Alkyd on 16 pieces of aluminium
Inscriptions: Living for today No. 3 / August 1981 / 16 pieces [each piece, verso]
In 1978, Richard Killeen began the cut-out paintings for which he is best known. Each is made up of shaped and painted aluminium pieces. Although there is a parallel with Henri Matisse’s cut-outs, Killeen’s works have no fixed compositional order; pieces can be arranged in any manner. The viewer is thus allowed a greater range of options in approaching the work. There is no set narrative, but instead an allusiveness that is upsetting to those who expect painting to tell them what to think and how to respond.
The second image shows Living for Today No. 3 at Peter Webb Galleries, where it was first shown in 1981. Reviewing the show for Art New Zealand, Leonard Bell commented:
‘The major innovation of these works … resides in the manner of their arrangement. They were ‘put up’ or assembled, not by Killeen, but by five invited or selected people, who do not belong to the classification ‘artist’, as it is conventionally understood. …’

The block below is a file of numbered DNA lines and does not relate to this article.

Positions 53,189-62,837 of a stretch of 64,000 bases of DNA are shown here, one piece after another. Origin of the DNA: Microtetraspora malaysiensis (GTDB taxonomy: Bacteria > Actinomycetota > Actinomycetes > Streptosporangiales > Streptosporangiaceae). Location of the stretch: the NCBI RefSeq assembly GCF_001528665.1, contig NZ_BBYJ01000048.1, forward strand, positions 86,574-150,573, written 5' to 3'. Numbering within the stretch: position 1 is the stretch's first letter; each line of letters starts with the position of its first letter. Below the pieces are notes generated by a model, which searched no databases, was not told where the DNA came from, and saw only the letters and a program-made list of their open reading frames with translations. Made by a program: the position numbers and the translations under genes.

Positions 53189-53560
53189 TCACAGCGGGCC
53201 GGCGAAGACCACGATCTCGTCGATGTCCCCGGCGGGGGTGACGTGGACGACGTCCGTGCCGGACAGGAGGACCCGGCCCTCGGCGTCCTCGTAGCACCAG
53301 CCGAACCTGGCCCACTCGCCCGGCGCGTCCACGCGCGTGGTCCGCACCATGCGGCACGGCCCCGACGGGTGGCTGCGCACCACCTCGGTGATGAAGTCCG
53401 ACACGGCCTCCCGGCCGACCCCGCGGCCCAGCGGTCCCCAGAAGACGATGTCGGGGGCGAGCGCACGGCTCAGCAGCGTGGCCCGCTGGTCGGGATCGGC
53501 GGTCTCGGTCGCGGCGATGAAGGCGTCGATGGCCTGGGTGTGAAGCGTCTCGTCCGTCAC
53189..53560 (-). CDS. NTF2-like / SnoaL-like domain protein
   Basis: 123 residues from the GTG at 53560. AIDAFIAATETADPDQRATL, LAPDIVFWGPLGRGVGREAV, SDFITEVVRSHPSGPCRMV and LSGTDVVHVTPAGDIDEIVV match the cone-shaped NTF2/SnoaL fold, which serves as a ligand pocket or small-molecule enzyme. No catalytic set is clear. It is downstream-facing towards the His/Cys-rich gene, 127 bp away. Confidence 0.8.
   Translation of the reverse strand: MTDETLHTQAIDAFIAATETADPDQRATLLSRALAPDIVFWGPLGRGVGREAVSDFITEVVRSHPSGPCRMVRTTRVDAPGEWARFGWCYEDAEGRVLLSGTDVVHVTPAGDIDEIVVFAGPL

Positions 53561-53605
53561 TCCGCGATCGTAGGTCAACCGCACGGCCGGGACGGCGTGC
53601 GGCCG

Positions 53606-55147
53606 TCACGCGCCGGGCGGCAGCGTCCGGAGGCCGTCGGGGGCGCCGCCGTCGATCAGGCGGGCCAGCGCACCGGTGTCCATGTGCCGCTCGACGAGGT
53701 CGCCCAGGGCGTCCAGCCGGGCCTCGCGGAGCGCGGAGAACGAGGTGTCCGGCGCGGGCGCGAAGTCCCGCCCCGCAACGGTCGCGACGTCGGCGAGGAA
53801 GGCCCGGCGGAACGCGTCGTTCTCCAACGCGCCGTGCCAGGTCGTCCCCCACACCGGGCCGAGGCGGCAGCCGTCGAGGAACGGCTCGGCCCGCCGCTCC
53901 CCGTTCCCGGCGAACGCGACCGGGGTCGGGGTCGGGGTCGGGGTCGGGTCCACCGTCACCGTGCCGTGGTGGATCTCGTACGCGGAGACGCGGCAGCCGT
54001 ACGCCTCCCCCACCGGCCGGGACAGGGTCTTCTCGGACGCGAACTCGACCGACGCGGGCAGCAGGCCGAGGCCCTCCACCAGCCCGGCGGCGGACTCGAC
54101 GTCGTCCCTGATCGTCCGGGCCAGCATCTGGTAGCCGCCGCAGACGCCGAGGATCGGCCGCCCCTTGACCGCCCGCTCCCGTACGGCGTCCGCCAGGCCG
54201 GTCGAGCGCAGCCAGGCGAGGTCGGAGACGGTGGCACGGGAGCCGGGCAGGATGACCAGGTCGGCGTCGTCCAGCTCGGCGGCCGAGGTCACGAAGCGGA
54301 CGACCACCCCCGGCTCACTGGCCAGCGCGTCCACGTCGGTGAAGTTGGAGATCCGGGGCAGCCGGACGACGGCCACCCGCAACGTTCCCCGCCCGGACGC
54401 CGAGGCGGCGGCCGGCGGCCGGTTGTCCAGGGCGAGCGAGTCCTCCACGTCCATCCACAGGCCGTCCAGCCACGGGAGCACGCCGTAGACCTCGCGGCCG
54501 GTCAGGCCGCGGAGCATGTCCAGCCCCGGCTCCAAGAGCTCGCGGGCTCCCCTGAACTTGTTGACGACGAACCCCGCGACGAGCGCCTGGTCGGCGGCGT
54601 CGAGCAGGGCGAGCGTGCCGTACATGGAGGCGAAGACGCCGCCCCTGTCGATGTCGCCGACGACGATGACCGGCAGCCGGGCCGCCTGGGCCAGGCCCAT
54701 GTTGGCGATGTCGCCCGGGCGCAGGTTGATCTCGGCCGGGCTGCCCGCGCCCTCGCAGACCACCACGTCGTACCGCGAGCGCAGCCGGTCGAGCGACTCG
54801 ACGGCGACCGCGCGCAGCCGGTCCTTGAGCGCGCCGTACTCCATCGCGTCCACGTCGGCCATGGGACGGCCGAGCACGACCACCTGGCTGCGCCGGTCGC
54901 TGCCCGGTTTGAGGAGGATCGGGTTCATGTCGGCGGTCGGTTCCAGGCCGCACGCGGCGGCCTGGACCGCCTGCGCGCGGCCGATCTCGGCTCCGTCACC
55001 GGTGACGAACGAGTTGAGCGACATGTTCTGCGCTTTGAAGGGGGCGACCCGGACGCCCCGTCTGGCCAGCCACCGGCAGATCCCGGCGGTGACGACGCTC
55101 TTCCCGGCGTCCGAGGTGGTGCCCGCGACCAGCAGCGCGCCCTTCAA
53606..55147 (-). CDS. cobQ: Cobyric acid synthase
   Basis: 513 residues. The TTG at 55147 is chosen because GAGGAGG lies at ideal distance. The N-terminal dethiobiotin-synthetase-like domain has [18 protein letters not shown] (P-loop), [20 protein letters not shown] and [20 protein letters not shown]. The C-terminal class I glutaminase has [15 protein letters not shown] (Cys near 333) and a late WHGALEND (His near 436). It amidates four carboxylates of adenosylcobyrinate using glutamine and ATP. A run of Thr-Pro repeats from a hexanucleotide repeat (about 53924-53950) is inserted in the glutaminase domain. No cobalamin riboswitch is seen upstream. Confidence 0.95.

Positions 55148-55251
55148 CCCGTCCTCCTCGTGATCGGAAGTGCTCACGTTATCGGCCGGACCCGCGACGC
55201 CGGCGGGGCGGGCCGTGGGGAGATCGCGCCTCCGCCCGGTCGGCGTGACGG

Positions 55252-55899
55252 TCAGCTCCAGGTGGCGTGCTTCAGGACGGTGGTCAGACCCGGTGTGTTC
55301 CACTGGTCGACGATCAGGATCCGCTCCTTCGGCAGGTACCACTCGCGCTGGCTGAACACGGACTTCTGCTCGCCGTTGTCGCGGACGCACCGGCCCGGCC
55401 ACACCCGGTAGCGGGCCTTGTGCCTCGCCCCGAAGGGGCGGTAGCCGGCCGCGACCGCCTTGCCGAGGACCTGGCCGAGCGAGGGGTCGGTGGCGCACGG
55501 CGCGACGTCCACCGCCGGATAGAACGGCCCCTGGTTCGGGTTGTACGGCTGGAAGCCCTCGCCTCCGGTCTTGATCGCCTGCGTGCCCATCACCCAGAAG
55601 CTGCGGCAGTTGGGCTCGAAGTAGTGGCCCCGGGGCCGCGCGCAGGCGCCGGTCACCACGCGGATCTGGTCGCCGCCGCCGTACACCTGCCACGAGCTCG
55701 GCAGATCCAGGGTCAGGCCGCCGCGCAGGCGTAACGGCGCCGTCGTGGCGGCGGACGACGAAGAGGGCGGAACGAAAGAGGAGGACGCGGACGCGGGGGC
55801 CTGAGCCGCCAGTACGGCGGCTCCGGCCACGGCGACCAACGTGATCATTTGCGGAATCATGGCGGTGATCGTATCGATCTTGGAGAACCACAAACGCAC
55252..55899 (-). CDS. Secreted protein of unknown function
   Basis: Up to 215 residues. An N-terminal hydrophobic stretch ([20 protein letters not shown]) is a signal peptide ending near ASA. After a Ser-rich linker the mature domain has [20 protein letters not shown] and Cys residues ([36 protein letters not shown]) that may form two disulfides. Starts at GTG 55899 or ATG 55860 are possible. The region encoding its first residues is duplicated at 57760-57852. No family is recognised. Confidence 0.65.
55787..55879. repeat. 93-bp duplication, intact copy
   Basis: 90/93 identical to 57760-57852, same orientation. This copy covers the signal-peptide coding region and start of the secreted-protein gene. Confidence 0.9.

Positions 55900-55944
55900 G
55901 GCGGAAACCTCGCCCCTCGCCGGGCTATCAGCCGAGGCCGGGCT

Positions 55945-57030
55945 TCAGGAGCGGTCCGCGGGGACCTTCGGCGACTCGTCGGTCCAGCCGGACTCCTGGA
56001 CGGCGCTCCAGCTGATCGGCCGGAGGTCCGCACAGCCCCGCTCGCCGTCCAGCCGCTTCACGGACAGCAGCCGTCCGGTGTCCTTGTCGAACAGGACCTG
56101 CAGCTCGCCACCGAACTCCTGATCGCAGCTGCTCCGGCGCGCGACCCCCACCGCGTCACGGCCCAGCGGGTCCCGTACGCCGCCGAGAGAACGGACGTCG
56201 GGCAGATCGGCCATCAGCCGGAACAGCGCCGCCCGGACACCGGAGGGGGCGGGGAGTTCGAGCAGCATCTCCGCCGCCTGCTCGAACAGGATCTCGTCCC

‘What of the ‘non-artists’ contributions at this show? Oddly enough, some of the arrangements suggested that, though Killeen had freed himself from the frame, not all of his collaborators had done so. They tended to assemble their pieces as if invisible frames set up boundaries not to be transgressed (though architectural features such as columns and doors may have been limiting factors). For instance, no-one exploited corner spaces, and an orientation towards ‘order’ prevailed in the arrangements, even though the open-endedness of the work and process of production implied a more improvised, less deliberate approach, in which chance and the arbitrary played primary roles.’
As of 2020, the work is hung around a corner.
The 80s Show: Paintings from the Fletcher Trust Collection, Tauranga Art Gallery Toi Tauranga, 1 July to 27 August 2017 (toured)
Richard Killeen, Peter Webb Galleries, Tāmaki Makaurau, 1981